The gameplay in the Ultimate Ninja Storm titles is clearly more evolved in the later entries, with the former ones having less in the way of distinct identity or exclusive content. Looking at the first release of Naruto: Ultimate Ninja Storm with fresh eyes, the gameplay does feel as simplistic as its critics at the time insisted, with one button for melee strikes, another for throwing projectiles, a jump/dash, and a “chakra” button that modifies the next action with ninja magic and unleashes each character’s “jutsu” special attack.
The newer titles have grown from this humble foundation into a tournament-ready series that de-emphasizes complex inputs in favor of fast-paced feints and counter-feints, and the mindgames of trying to bait an opponent into using his or her ultimate move and catching them unprotected. Little of that is in the original game, and it’s tough to go back to.
That game maintains a special gimmick, though, and that’s its picturesque recreation of the Hidden Leaf Village. Players can run, jump, and gather collectibles in this quasi-open-world hub, taking on missions and mini-games. But as much as fans have clamored for this hub to come back, the ravages of time have taken their toll here as well. While it’s entertaining to careen around the village, the mission structure of the original game is wretched. It’s padded to oblivion with tedious minigames and grinding fights between story snippets. The second game does much to redeem this story mode, replacing the open world with a sort of low-frills JRPG experience, sending Naruto and his pals across the ninja world following the beats of the plot. It’s a structure that’s been supporting the series from Ultimate Ninja Storm 2 onwards, and it results in a satisfying (if still overlong) story mode unique in fighting games.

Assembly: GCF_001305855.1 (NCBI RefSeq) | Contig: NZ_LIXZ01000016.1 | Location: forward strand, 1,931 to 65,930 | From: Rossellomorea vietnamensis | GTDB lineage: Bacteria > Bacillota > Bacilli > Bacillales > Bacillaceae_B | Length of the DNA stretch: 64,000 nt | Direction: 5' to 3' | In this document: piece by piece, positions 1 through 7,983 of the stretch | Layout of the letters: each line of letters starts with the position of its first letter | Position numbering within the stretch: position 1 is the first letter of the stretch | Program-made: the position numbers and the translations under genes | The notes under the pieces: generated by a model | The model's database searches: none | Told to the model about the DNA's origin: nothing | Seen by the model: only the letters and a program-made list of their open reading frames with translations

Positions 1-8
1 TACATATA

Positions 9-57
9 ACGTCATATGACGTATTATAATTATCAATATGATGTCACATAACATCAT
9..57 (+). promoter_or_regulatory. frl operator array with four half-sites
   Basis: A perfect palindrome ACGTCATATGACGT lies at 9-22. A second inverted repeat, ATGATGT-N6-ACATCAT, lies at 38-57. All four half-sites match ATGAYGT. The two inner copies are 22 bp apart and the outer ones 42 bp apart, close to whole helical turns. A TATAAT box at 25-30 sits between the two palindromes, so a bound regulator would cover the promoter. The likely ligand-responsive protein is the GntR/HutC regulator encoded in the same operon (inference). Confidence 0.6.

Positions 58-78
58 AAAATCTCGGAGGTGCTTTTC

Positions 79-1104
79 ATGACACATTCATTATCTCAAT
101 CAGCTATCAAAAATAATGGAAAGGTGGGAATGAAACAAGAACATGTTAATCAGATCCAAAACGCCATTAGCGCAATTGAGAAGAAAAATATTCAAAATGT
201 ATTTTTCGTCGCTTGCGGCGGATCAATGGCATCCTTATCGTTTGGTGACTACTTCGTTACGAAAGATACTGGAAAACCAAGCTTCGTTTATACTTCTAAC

After revisiting these three titles, it’s hard to recommend the collection for reasons other than nostalgia or the need for a gateway to Naruto fandom. While it serves both of those functions well, Naruto Shippuden: Ultimate Ninja Storm Trilogy is ultimately a good example of why some games are better off left in the historical record.
Disclosures: This game was developed by CyberConnect2 and published by Bandai Namco Games. It is currently available on PS3, PS4, Xbox One, and PC. This copy of the game was obtained via publisher and was reviewed on the PS4. Approximately 30 hours of play were devoted to single-player and multiplayer modes in all available games, and the games were completed.
Parents: This title is rated T by the ESRB., and contains descriptors for Blood, Mild Language, Mild Suggestive Themes, and Violence. The violence is clearly fantastical and performed in a stylized manner emulating the Naruto anime series, but the storyline involves death, serious injury, and war. Some character designs and special moves may be considered risque.
Deaf & Hard of Hearing: The game features dialogue and subtitles in English. There is no voice acting.
Remappable Controls: The game does not contain remappable controls.
Colorblind Modes: There are no colorblind modes in the game.
Today he continues to write for a living while trying to turn his fledgling knowledge of Japanese into a marketable skill. He is Managing Editor of Japanese culture site Japanator and is a Contributing Editor for Destructoid. He has written for The Escapist, The California Literary Review, Esquire Magazine, and proudly holds the badge as the premier apologist for Star Trek Online.